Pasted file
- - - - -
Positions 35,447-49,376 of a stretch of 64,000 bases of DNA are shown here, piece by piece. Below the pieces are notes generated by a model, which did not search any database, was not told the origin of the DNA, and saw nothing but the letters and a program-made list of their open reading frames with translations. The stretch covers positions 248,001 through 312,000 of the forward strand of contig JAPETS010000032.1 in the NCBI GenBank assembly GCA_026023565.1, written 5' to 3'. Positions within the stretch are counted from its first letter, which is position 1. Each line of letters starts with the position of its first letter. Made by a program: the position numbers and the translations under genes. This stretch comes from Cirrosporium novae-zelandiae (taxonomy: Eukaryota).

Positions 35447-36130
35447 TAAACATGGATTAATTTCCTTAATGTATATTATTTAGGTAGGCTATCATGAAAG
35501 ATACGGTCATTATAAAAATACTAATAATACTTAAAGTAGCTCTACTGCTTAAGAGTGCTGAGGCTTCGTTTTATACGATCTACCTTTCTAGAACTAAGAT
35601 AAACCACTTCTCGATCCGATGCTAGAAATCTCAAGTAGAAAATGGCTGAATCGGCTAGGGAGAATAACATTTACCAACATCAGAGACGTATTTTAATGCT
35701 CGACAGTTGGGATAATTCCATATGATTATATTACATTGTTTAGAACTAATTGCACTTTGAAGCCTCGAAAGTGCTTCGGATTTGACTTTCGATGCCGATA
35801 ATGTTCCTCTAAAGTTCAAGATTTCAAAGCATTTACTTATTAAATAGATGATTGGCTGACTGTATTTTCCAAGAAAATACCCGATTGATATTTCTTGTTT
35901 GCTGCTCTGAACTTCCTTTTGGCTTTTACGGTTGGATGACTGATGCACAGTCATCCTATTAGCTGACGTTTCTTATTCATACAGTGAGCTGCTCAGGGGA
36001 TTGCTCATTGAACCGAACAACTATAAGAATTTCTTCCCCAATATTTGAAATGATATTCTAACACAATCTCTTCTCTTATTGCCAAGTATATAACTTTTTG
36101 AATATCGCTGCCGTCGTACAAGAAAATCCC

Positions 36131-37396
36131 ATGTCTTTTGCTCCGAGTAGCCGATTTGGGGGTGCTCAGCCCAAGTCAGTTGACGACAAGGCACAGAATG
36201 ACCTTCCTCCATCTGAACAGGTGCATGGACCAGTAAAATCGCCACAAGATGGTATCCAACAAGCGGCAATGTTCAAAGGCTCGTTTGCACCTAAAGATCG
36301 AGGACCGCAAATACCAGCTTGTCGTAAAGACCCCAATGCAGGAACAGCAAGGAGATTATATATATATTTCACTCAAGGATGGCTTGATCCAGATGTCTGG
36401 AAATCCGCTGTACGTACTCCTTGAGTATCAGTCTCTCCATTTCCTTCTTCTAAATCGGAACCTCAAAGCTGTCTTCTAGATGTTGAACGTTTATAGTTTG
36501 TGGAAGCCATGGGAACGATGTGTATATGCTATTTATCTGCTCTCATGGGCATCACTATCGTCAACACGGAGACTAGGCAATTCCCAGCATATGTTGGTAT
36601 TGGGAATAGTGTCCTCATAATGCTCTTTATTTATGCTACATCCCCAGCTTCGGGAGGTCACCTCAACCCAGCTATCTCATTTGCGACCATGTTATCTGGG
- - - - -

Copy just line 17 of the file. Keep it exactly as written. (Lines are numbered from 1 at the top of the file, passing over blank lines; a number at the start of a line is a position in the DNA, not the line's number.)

36601 TGGGAATAGTGTCCTCATAATGCTCTTTATTTATGCTACATCCCCAGCTTCGGGAGGTCACCTCAACCCAGCTATCTCATTTGCGACCATGTTATCTGGG